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Talking about a revolution

Ever wondered who is making your wedding dress? Or whether the clothes you buy really do come from an ethical source? It’s Fashion Revolution week and who better than our resident style bigger, Mette to talk us through just what exactly this campaign is fighting for. And the little steps we can all take, to help…

#WhoMadeMyClothes

The Fashion Revolution is a global movement, it happens at the end of April yearly, and has done since 2013. It started after Rana Plaza, a factory in Bangladesh collapsed and killed 1,138 people working in sweatshops to produce clothes for the western world. The victims were mostly young women.

Following the accident, many western companies signed up for improved conditions but things are happening very, very slowly, and perhaps it’s time you take part in this quiet Fashion Revolution.

Fashion is probably something you think about quite a bit… what to wear at your wedding, your friend’s wedding, what kind of capsule wardrobe pieces to take on holiday, hen-night, date-weekend, and those awkward events you get an invitation to when you don’t quite know how posh or relaxed an affair it is going to be.

But there is another side to fashion many people fail to notice or appreciate. Much of the global fashion industry exploits people working in the industry and exhausts the environment with demands for production and waste.

A century ago we spent half of our disposable income on clothes, today we only spend about a 5th and not only that, we now purchase 400% more clothes than we did only 20 years ago. The average American ditches 36kg of clothes a year, by far most of them to landfills.

#WhoMadeMyWeddingDress

So when it comes to your wedding dress, it traditionally has been the garment you spend the most on in your life. And I, obviously, am biased to my work, but I also love the trend of doing alternative wedding outfits.

I would like to ask you how would you feel if, after your wedding, you found that the dress you had had such a wonderful time wearing was made with child labour? Or extremely bad working conditions for the (mostly females) working in the industry?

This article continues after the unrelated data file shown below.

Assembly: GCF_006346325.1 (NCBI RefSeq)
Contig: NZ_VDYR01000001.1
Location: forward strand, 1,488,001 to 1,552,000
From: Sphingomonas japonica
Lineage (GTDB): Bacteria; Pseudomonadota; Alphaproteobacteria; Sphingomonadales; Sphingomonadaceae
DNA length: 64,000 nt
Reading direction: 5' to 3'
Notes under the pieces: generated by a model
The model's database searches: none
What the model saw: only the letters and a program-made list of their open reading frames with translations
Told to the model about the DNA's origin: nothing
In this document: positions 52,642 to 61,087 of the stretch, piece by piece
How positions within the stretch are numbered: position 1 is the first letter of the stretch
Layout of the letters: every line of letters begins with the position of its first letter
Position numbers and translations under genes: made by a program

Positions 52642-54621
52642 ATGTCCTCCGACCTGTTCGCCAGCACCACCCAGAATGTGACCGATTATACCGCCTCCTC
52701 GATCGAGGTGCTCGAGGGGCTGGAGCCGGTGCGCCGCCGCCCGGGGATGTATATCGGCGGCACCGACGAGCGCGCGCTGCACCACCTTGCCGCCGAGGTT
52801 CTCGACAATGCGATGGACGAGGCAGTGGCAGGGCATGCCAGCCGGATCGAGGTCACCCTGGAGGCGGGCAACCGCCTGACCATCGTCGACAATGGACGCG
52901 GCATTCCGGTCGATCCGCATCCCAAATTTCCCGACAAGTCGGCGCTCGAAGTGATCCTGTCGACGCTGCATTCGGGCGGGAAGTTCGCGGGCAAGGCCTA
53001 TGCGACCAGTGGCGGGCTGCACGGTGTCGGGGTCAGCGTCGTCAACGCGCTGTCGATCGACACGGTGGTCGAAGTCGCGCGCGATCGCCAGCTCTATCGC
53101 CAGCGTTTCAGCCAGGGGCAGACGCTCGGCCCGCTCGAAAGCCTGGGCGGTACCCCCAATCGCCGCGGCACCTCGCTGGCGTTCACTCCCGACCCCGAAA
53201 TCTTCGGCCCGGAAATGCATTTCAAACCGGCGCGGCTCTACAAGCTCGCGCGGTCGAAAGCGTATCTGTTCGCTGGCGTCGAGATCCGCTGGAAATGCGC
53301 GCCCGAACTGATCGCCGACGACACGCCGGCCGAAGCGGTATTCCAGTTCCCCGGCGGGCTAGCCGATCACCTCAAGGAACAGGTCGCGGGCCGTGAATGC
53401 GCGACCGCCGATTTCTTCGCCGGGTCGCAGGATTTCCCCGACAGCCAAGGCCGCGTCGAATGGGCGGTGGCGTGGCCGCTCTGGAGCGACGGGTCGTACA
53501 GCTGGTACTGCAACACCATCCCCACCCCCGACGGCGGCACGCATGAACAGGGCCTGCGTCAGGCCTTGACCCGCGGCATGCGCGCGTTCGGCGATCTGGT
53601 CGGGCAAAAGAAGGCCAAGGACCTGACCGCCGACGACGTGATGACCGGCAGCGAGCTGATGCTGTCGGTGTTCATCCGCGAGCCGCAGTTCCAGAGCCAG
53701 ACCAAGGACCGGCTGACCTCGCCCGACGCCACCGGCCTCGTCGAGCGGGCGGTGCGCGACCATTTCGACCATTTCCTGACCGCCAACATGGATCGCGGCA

The wedding industry products are very laborious, so the potential savings are massive for the producers if they move the production to areas where labour is paid very little and workers have no rights and severely bad working conditions.

It is time we see a dramatic change to our approach to fashion. The Fashion Revolution is all about Fashion, but fashion that is produced in a fairer, cleaner, safer environment, where workers are paid a reasonable living wage.

Take action

So, what more can you do? Well, first of all, you can consider if you really need what you want to buy. If we bought better quality and nice designs that didn’t date and would last, we could do with much less and would have much better clothes.

You could ask, “How was this produced?”, “Who made this?”.

Perhaps your friends have nice clothes, and you can swap and share expensive items like evening dresses, which don’t get worn very often. Perhaps you can restyle, or recycle, upcycle and do swap parties.

Perhaps you can write a letter or send messages on social media, asking your favourite brands to tell you who made your clothes?

If you go to the fashion revolution website, you can find lots more ideas about what you can do, it really starts with you.

After the Rana Plaza disaster, many of the big labels came together to improve conditions, but the truth is that far more still needs to be done. So now is time for you to take charge, if we all take little baby steps, we will get a better world. Shop and buy local, and ask when you shop #WhoMadeMyClothes.

Join the revolution here.

Huge thanks to Mette for sharing this campaign with us – we’d love to hear if you will be getting involved. Christina x

Originally hailing from Denmark but having now made Edinburgh her home (it was love at first sight!), multi award-winning designer dressmaker Mette Baillie is the incredible talent behind Freja Designer Dressmaking.